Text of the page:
3: Environment and people irrelevant

The WTO engages in trade policy within very narrow limits, that is, with money and goods flows between the countries. There is no discussion about the basic fact that all production for a market is dependent not only on capital but also on people and natural resources. With this starting point, both humans and nature must be injured. The deforestation of the Amazon, the destruction of the climate (among other things as a result of all transport free trade entails), or the working conditions of land workers in both rich and poor countries are clear examples of this. In any case, a discussion of economics and trade involving both people and the environment will force itself as environmental problems increase with the difference between poor and rich in the world.

4: Democratic deficit and closed rooms.

In theory, the WTO is a democratic institution in which each country not only has its vote, but also the right to veto. In reality, the votes are unevenly distributed, and only the US and the EU have the opportunity to use the veto right. This effectively blocks the negotiations, and produces many devastating results. Bilateral coercive processes take place under the guise of multilateral negotiations. The WTO is often portrayed as a good one in relation to one possible alternative: the rich countries enter into bilateral agreements with poor countries. This is only partial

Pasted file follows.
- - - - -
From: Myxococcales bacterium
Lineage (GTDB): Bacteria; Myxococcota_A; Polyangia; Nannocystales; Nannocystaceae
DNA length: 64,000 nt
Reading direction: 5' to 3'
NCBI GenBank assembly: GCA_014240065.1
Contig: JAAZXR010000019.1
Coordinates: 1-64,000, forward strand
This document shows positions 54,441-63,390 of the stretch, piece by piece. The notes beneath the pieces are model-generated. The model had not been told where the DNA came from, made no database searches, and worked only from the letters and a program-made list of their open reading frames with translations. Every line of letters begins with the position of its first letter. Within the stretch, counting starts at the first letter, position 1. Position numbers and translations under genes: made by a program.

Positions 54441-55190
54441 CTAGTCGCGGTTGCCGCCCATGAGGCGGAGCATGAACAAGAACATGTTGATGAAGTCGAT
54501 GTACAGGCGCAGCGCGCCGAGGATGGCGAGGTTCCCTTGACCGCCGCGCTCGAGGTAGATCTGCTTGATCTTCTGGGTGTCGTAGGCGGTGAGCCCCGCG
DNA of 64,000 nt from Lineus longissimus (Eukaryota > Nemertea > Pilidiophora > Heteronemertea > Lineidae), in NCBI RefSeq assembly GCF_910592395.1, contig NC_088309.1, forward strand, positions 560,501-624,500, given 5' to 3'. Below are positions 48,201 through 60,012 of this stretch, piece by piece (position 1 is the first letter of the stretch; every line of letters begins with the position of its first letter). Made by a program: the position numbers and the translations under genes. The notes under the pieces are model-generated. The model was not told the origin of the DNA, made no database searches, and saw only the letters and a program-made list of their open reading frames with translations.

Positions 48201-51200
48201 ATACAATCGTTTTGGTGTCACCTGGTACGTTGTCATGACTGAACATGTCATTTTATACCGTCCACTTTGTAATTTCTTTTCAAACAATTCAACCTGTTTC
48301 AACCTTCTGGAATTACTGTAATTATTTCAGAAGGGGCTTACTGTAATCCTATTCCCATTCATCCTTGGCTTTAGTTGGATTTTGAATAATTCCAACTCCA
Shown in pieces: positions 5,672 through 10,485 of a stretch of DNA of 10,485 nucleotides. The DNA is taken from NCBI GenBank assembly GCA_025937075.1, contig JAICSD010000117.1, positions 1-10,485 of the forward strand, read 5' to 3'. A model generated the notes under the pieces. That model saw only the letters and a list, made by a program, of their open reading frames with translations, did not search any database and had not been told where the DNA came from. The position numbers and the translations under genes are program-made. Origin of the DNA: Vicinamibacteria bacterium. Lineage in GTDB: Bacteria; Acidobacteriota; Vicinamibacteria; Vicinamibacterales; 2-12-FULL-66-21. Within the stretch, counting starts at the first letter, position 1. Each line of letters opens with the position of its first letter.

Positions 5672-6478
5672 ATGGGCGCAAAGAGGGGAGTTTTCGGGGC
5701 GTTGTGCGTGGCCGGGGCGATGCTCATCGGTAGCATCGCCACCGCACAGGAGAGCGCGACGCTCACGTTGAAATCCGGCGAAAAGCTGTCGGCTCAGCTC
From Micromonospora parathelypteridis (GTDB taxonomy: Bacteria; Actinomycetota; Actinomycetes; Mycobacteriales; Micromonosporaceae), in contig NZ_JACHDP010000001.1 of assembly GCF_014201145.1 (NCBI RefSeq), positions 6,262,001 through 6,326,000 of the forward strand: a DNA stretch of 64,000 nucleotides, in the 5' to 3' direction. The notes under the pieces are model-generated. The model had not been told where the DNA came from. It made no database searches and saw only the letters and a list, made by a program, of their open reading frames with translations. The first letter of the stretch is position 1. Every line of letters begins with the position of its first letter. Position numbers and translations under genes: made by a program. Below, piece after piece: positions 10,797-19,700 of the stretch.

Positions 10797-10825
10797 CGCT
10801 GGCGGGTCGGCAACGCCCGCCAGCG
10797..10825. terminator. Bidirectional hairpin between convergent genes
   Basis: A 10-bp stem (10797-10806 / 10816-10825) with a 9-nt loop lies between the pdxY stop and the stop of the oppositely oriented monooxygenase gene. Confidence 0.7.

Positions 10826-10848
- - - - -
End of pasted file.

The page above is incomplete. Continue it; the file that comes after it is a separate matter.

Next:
correct. A large part – perhaps the most important – part of the processes in the WTO takes place in what the leader of Oxfam-Belgium, Raoul Marc Jennar, calls a "shuttle diplomacy between capitals". In these covert negotiations, only economic (and sometimes military) power prevails. Much is also decided in closed spaces between the EU, the US and selected possible allies. Here, small, poor countries are put completely on the sidelines. When the solution proposals are presented, these countries do not have the resources to change anything.

But how long can this poor majority be kept down? Countries such as Brazil and India have already hit the table and put sticks in the wheels of the United States and the European Union. India is also making increasingly clear demands – and with one billion inhabitants behind it. African countries are also raising their voices both in terms of the right to decide their own tariffs and against rich countries' increasingly advanced dumping of cotton and food on the world market.

In this situation, Norway has joined the so-called G1o group. This is now almost powerless because it has no allies and is forced to hang on to the EU or the US. The Declaration of Government ambitious goals for each country's right to produce food for its own population and acceptance of other countries' room for action to build a welfare state is no more than wishes for Merry Christmas and Happy New Year, as long as Norway and G10 are able to build new alliances with the poor majority in the world. It should be obvious that, for example, a G43 group (G10 + G33) would have a far greater impact than G10 alone.

New alliances can break down the barriers that prevent the WTO from functioning. The new government has promised to bet on this. Dare it?

Ole-Jacob Christensen, board member of the Norwegian Farmers and Small Farmers' Association.

You may also like